When Daniel Musyoka Mutinda was appointed to head the Ministry of Information and Broadcasting, it was a relatively small docket presiding over only the Kenya News Agency and the Voice of Kenya (VoK). He concentrated his efforts on improving broadcast services to reach more Kenyans through the installation of more short-wave and VHF radio transmitters in Langata, Kisumu, Meru, Nyeri, Nakuru, Limuru and Timboroa.
The Minister said in 1977 there were only 1.5 million radio sets in Kenya with about 5 million listeners, and just 50,000 television sets and about 350,000 viewers in urban areas. The installation of radio transmitters enabled more Kenyans to access VoK services. At that time, private television and FM radio stations did not exist.
Mutinda is also credited with developing and promoting local radio and television programme material, and sourcing suitable programming from the West, especially from the United States and Europe. On numerous occasions he called for cooperation between African television organisations for drama, music and other cultural programmes. This quest led to the establishment of the Union of National Radio and Television Organisations of Africa (URTNA) which, at the invitation of Kenya, set up a Television Programme Exchange Centre at Kenyatta International Conference Centre in Nairobi. Through it, African television organisations exchanged programmes that enriched overall content.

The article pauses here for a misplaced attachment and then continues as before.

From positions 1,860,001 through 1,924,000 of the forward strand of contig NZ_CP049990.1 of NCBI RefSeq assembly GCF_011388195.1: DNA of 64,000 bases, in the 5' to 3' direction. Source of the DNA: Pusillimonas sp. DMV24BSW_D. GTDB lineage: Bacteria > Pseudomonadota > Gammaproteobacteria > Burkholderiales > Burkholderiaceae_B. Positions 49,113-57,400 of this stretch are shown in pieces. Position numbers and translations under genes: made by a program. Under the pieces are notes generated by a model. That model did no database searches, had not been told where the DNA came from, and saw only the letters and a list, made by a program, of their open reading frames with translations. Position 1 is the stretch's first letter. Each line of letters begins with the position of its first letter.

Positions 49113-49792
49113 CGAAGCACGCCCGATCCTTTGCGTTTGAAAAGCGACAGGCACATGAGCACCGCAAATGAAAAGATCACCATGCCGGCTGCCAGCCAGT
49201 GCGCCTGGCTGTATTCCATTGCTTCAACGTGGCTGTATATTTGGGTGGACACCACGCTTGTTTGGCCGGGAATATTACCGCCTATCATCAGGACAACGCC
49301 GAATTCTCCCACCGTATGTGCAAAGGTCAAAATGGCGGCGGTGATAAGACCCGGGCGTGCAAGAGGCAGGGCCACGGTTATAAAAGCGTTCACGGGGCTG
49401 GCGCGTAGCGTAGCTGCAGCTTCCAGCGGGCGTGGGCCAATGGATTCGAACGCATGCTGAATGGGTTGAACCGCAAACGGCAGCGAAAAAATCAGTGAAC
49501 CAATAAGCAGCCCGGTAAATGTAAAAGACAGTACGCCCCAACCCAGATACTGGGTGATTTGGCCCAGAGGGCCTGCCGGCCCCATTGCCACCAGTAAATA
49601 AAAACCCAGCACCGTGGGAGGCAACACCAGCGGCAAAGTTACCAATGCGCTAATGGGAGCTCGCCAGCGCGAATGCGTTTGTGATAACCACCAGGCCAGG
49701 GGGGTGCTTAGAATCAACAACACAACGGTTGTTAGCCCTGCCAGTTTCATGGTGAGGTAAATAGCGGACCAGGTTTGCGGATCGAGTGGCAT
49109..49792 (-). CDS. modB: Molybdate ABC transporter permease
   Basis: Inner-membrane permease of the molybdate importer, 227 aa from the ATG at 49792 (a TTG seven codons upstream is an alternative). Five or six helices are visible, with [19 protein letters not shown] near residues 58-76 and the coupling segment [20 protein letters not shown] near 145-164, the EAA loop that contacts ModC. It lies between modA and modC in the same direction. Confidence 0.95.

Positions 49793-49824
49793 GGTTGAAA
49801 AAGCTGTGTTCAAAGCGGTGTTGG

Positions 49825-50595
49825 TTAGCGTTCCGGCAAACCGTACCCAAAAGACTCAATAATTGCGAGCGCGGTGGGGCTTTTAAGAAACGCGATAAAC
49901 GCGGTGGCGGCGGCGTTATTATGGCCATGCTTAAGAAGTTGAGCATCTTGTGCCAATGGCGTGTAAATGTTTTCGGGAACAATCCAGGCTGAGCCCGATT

Mutinda also boosted the film industry through the Kenya Institute of Mass Communications and the ministry’s Film Department. But this effort did not go very far, because the UNESCO-funded exchange programme ended after funding dried up due to a general lack of interest from many participating countries.